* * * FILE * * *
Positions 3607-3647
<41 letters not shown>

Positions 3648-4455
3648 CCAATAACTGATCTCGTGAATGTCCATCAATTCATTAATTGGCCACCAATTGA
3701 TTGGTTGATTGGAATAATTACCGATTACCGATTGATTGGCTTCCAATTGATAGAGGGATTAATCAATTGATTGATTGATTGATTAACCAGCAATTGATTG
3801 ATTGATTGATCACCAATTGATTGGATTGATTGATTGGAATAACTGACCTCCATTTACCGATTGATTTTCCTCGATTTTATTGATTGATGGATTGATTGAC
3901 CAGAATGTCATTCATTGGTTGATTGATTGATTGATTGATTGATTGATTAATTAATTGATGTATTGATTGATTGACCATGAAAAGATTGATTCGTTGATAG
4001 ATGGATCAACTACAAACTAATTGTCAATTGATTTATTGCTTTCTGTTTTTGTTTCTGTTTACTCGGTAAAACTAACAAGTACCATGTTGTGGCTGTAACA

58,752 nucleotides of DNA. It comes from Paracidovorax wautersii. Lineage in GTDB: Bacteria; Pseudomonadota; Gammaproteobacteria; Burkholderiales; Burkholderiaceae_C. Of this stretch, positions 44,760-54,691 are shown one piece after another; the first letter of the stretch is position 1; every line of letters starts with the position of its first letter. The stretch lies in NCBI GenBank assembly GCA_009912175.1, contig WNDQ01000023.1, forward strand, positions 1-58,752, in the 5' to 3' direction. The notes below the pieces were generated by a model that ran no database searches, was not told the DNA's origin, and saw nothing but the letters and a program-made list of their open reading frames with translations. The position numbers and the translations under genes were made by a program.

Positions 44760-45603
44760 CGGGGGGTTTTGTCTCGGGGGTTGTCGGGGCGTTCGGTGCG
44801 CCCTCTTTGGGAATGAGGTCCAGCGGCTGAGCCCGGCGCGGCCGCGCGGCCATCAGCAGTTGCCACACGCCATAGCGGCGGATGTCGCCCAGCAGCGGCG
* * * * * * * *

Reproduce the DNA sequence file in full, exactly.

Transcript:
Positions 3607-3647
<41 letters not shown>

Positions 3648-4455
3648 CCAATAACTGATCTCGTGAATGTCCATCAATTCATTAATTGGCCACCAATTGA
3701 TTGGTTGATTGGAATAATTACCGATTACCGATTGATTGGCTTCCAATTGATAGAGGGATTAATCAATTGATTGATTGATTGATTAACCAGCAATTGATTG
3801 ATTGATTGATCACCAATTGATTGGATTGATTGATTGGAATAACTGACCTCCATTTACCGATTGATTTTCCTCGATTTTATTGATTGATGGATTGATTGAC
3901 CAGAATGTCATTCATTGGTTGATTGATTGATTGATTGATTGATTGATTAATTAATTGATGTATTGATTGATTGACCATGAAAAGATTGATTCGTTGATAG
4001 ATGGATCAACTACAAACTAATTGTCAATTGATTTATTGCTTTCTGTTTTTGTTTCTGTTTACTCGGTAAAACTAACAAGTACCATGTTGTGGCTGTAACA

58,752 nucleotides of DNA. It comes from Paracidovorax wautersii. Lineage in GTDB: Bacteria; Pseudomonadota; Gammaproteobacteria; Burkholderiales; Burkholderiaceae_C. Of this stretch, positions 44,760-54,691 are shown one piece after another; the first letter of the stretch is position 1; every line of letters starts with the position of its first letter. The stretch lies in NCBI GenBank assembly GCA_009912175.1, contig WNDQ01000023.1, forward strand, positions 1-58,752, in the 5' to 3' direction. The notes below the pieces were generated by a model that ran no database searches, was not told the DNA's origin, and saw nothing but the letters and a program-made list of their open reading frames with translations. The position numbers and the translations under genes were made by a program.

Positions 44760-45603
44760 CGGGGGGTTTTGTCTCGGGGGTTGTCGGGGCGTTCGGTGCG
44801 CCCTCTTTGGGAATGAGGTCCAGCGGCTGAGCCCGGCGCGGCCGCGCGGCCATCAGCAGTTGCCACACGCCATAGCGGCGGATGTCGCCCAGCAGCGGCG